Expression of the recently discovered human restriction factor SAMHD1 is responsible for the infection block imposed to lentiviruses such as HIV-1, HIV-2 and SIVmac by primary macrophages, dendritic cells and resting CD4+ T-cells. SAMHD1 blocks lentiviral infection by preventing the occurrence of reverse transcription. The viral accessory protein Vpx, contained in SIVmac and HIV-2 particles, overcomes the SAMHD1 reverse transcription block by inducing SAMHD1 degradation. SAMHD1 is a dGTP-regulated deoxynucleotide triphosphohydrolase that decreases the cellular levels of triphosphodeoxynucleotides (dNTPs). Interestingly, cycling and non-cycling cells express SAMHD1; however, SAMHD1's antiviral activity is only observed in non- cycling cells. Our preliminary findings correlate the lentiviral restriction phenotype observed in non-cycling cells with the phosphorylation and S-glutathionylation state of SAMHD1. This proposal will test the hypothesis that SAMHD1 antiviral activity is regulated by phosphorylation and S-glutathionylation. The following specific aims will be used to address this hypothesis.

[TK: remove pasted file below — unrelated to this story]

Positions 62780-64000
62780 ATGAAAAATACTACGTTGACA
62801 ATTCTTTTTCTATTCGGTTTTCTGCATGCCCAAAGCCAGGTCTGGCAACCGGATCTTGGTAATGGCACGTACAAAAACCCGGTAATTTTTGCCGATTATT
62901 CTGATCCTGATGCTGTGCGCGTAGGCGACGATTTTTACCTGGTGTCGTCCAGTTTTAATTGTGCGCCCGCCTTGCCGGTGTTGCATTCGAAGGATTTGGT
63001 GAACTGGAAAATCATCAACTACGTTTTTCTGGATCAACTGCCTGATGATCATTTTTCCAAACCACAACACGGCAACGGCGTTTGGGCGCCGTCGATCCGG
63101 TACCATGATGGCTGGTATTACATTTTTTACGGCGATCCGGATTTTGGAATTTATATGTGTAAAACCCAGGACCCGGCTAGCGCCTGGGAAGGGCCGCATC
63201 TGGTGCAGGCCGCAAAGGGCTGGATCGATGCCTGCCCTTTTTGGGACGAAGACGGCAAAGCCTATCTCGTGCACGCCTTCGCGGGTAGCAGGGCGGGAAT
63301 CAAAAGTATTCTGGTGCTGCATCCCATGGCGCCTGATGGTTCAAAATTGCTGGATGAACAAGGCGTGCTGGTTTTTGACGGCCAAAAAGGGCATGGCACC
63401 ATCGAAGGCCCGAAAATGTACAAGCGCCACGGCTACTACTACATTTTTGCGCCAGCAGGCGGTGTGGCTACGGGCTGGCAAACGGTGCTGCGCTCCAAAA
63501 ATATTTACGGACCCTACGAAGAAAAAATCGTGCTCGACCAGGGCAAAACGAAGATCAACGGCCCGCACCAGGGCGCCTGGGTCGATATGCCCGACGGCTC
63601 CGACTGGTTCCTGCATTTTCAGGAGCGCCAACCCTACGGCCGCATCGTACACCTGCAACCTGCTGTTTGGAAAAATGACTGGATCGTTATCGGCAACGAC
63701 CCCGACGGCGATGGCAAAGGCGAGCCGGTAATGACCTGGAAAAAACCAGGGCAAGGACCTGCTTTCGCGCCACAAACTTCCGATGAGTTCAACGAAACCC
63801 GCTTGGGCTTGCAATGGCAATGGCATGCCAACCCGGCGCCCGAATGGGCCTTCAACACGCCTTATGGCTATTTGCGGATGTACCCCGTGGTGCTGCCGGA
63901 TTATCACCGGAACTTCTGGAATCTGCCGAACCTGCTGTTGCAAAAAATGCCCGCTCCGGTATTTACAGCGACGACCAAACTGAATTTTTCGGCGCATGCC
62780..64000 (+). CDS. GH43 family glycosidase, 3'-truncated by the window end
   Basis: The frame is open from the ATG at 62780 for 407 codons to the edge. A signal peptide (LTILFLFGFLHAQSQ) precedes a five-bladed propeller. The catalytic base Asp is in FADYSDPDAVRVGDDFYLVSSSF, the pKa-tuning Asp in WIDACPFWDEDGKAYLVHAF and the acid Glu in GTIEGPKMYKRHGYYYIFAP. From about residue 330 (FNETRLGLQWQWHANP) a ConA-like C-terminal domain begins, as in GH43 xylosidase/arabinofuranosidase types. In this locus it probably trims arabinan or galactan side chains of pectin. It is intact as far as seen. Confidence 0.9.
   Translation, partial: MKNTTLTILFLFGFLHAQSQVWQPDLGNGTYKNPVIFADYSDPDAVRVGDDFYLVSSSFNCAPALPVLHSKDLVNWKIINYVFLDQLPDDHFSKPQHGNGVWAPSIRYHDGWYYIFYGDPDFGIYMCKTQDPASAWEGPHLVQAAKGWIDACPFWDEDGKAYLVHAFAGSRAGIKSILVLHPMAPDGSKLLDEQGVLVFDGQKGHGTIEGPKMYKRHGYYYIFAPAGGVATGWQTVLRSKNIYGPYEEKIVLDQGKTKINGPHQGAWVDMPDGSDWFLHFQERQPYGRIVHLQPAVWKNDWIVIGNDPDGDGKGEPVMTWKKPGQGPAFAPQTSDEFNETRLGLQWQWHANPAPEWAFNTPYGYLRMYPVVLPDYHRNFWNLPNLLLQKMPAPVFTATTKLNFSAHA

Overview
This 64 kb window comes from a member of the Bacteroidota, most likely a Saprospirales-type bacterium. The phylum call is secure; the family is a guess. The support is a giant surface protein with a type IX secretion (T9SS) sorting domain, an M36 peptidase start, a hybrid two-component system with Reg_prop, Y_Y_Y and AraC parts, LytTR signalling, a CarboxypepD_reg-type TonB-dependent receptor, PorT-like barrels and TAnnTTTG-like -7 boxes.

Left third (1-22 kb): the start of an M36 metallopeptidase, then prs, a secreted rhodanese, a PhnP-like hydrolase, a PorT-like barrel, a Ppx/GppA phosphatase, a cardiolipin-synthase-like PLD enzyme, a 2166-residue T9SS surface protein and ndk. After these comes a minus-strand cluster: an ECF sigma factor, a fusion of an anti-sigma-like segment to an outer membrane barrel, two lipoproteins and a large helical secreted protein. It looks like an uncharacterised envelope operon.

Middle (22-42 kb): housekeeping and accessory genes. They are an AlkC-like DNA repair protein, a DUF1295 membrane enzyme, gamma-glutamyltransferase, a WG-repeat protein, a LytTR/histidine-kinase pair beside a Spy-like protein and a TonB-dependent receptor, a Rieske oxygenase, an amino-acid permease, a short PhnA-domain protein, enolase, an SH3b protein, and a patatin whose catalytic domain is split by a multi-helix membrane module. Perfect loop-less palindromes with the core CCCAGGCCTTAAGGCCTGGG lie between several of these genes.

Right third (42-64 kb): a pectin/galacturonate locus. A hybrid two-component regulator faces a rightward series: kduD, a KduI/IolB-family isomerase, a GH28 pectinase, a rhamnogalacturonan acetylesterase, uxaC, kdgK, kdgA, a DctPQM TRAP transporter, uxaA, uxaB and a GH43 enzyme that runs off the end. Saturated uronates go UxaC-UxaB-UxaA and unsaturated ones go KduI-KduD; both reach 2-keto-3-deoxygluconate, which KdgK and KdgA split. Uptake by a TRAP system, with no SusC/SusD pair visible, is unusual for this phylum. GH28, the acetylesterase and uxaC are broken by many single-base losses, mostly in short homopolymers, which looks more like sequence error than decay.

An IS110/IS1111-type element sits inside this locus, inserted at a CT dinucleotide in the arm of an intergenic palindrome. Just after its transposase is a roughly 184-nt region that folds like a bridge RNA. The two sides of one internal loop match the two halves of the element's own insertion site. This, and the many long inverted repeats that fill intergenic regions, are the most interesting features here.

Aim1 will explore the role of SAMHD1 phosphorylation in retroviral restriction.
Aim 2 will explore the role of S-glutathionylation in retroviral restriction.
Aim 3 will explore the role of SAMHD1 in the type I IFN response. Overall, this proposal will establish the regulation of SAMHD1 antiviral activity. Understanding the regulation of SAMHD1 is instrumental for the development of novel anti-HIV-1 vaccine strategies since overcoming SAMHD1 increases the adaptive immune response during infection of dendritic cells and macrophages.
SAMHD1 is a restriction factor that blocks HIV-1 infection in macrophages and dendritic cells. However, SAMHD1 only blocks HIV-1 infection in non-cycling cells. This work will attempt to understand the regulation of SAMHD1 in both cycling and non-cycling cells. Understanding this regulation will be instrumental for the development of novel anti-HIV-1 vaccine strategies since overcoming SAMHD1 increases the adaptive immune response during HIV-1 infection of macrophages and dendritic cells.
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